Claiming the future as precious gifts of people and land.
Care for Creation Commentary on the Common Lectionary—Year A 2014-2015
Psalm 90:1-8 [9-11] 12
Zephaniah 1:7; 12-18
1 Thessalonians 5:1-11
At first look, the lessons seem to be unrelated to care for creation
We approach the end of the church year, and our focus is directed by the lectionary towards the end of all time. The scriptures for this Sunday before the festival of Christ the King (The Reign of Christ) bear careful reading, lest care of creation be crushed under the weight of apocalyptic narrative popular in American culture. Zephaniah 1:18, for instance, speaks of a time when “in the fire of [the Lord’s] passion the whole earth shall be consumed; for a full, a terrible end he will make of all the inhabitants of the earth.” “Who considers the power of your anger?” the psalmist asks (90:11). And while our second lesson holds out the promise that “God has destined us not for wrath but for obtaining salvation through our Lord Jesus Christ,” it says nothing about the fate of the non-human creation.
Accordingly, when we hear the Gospel speak of “a worthless slave” who is to be thrown “into the outer darkness,” we are fully ready to throw our lot in with those who pursue the strong “growth strategy” of the first two servants of Jesus’ parable. Obviously, one doesn’t want to have to deal with the anger faced by that fearful, no-growth slacker of the third servant. His economic behavior might be a great thing for Earth’s climate, but that could hardly matter if the whole earth is to be consumed! Since we know not the “times and the seasons” and are “children of the day,” we can “make hay while the sun shines,” so to speak, and enjoy the Lord’s bounty while it lasts.
Fortunately, this total reversal of everything we have come to expect of Christ the Lord, the Servant of creation, is not the only possible reading of our texts. On the contrary, when read with appropriate attention to the narrative of the Servant of Creation we have uncovered in this year’s lections, these scriptures comprise a fine, penultimate word of encouragement for care of creation.
Injustice among humans and the devastation of the land go together.
The “great day of the Lord” described in our first reading is a place-specific and time-specific day of judgment upon Judah in the “days of King Josiah son of Amon of Judah” (Zephaniah 1:1), due to their idolatry (“I will cut off from this place every remnant of Baal and the name of the idolatrous priest”; 1:4) and their sin “against the Lord” (1:17). The people, it seems, have lost their fear of God and disregarded God’s call for justice. They “rest complacently on their dregs, those who say in their hearts, ‘The Lord will not do good, nor will he do harm.’” The people may have great wealth, but their wealth will not save them: “Neither their silver nor their gold will be able to save them on the day of the Lord’s wrath; in the fire of his passion the whole earth shall be consumed; for a full, a terrible end he will make of all the inhabitants of the earth.”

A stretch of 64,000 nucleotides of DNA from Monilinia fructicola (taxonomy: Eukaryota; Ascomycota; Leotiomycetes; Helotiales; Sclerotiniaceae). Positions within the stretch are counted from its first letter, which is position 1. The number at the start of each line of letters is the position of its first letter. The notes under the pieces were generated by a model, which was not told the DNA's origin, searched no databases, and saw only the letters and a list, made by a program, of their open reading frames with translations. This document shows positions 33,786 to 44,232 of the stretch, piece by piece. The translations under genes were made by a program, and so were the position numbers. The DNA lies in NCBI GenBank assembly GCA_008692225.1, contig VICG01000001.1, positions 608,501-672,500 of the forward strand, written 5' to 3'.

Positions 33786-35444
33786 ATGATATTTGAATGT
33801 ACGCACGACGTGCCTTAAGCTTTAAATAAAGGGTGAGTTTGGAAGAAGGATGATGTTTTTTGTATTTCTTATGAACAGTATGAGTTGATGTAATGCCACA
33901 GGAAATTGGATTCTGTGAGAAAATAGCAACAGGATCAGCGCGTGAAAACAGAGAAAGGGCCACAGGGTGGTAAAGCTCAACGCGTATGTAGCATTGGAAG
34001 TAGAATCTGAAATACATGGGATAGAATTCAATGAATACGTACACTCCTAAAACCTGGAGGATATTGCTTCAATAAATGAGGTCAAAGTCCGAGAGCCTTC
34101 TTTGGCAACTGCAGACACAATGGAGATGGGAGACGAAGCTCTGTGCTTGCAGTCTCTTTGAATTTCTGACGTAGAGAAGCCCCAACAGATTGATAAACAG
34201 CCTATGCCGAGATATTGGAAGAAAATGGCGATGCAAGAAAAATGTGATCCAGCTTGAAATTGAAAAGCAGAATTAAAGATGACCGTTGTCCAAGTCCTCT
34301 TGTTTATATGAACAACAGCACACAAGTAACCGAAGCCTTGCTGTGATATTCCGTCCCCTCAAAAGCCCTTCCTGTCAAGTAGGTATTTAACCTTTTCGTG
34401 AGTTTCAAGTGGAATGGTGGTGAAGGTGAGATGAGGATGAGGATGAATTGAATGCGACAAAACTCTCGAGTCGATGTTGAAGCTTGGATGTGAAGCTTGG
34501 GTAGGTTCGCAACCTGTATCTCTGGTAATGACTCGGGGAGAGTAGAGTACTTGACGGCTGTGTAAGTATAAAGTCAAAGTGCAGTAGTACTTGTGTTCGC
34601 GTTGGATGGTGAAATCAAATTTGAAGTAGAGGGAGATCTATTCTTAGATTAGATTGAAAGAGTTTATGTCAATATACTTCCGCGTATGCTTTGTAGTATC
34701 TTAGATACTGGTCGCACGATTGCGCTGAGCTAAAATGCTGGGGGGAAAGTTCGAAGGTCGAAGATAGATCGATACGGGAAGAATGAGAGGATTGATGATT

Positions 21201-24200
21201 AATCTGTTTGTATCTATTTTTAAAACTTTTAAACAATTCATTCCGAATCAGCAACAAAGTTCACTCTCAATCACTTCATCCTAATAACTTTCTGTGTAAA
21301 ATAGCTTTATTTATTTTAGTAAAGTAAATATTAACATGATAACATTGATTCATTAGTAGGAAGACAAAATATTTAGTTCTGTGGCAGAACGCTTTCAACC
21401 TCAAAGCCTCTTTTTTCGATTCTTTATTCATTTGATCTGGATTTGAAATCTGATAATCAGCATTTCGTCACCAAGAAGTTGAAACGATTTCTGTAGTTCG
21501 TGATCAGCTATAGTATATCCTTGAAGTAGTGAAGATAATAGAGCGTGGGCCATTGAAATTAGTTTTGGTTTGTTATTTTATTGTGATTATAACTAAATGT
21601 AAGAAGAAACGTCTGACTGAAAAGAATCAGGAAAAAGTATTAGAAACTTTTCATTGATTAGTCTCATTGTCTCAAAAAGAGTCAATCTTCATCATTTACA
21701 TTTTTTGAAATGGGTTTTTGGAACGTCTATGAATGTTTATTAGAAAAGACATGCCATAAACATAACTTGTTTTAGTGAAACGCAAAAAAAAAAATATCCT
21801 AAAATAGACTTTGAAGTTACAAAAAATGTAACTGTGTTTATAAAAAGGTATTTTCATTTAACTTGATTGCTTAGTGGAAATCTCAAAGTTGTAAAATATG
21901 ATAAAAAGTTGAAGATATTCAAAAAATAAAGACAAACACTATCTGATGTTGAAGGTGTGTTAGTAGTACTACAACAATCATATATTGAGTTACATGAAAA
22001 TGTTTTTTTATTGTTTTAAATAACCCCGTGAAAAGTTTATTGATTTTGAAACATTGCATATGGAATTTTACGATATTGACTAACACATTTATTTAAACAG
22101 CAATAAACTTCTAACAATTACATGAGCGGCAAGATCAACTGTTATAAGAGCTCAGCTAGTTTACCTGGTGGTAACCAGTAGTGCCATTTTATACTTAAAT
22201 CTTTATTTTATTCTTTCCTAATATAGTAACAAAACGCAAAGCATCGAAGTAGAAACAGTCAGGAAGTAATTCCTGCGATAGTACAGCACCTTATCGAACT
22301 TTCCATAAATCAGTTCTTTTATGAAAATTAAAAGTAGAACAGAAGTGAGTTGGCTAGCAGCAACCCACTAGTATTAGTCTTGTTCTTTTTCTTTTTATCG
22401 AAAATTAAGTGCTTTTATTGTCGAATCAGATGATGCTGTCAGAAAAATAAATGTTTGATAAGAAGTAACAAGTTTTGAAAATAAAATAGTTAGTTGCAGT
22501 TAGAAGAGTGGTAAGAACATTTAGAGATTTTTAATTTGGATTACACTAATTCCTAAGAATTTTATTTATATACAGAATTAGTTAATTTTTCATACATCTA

The passage thus expresses a theme common to the biblical prophets. As Carol Dempsey puts it in commenting on this chapter from Zephaniah, “Breach of the covenant relationship on the part of human beings reaps repercussions that devastate not only humanity but the natural world as well” (Hope Amid the Ruins: The Ethics of Israel’s Prophets, p. 87; cf. Terry Fretheim’s discussion of the same theme in Jeremiah, in God and World in the Old Testament, pp. 171-74). As to the scope of this devastation, Dempsey cautions that the Hebrew term ‘eres translates interchangeably as “earth” or “land,” and suggests that the more appropriate interpretation “when used in conjunction with the idea of suffering is ‘land’” (Ibid. p. 76-77).
Breaking the covenant results in social injustice and ecological injustice
Our first lesson thus reaffirms points of great importance for the story of the Servant of Creation: while the reading does not foresee a final, all-encompassing destruction of Earth, it does say that human sinfulness stemming from faithlessness in relationship to God the Creator results in both social injustice and eco-injustice. God’s judgment is worked out in relationships with both humans and the creation more comprehensively. The reading should give us cause to tremble: We do not know the times and seasons, but the morning newspaper presents headlines warning both that the “poorest poor hit record high” and that “CO2 takes ‘monster’ jump” (Minneapolis Star Tribune, Friday, November 4, 2011, pp. 3 and 9). Might this dreadful combination of unequal distribution of God’s gifts and disregard for the health of the planet culminate in an apocalyptic destruction of the creation, as so many environmental experts fear? We dare not dismiss the possibility out of hand; the call to repentance in the face of this possible judgment must be heeded!
Still, if it is true that we are “children of light and children of the day,” as the second lesson says, we will also read the times as the Servant of Creation would have us read them, and “encourage one another and build up each other” so as to persevere all the more in the care of creation, both humankind and otherkind—for that is precisely the good word we take away from Jesus’ “parable of the talents” in today’s Gospel.
Interpretation of the parable of the talents is made problematic by the fact that it seems so contrary to much of Jesus teaching. Warren Carter describes the contradiction as follows: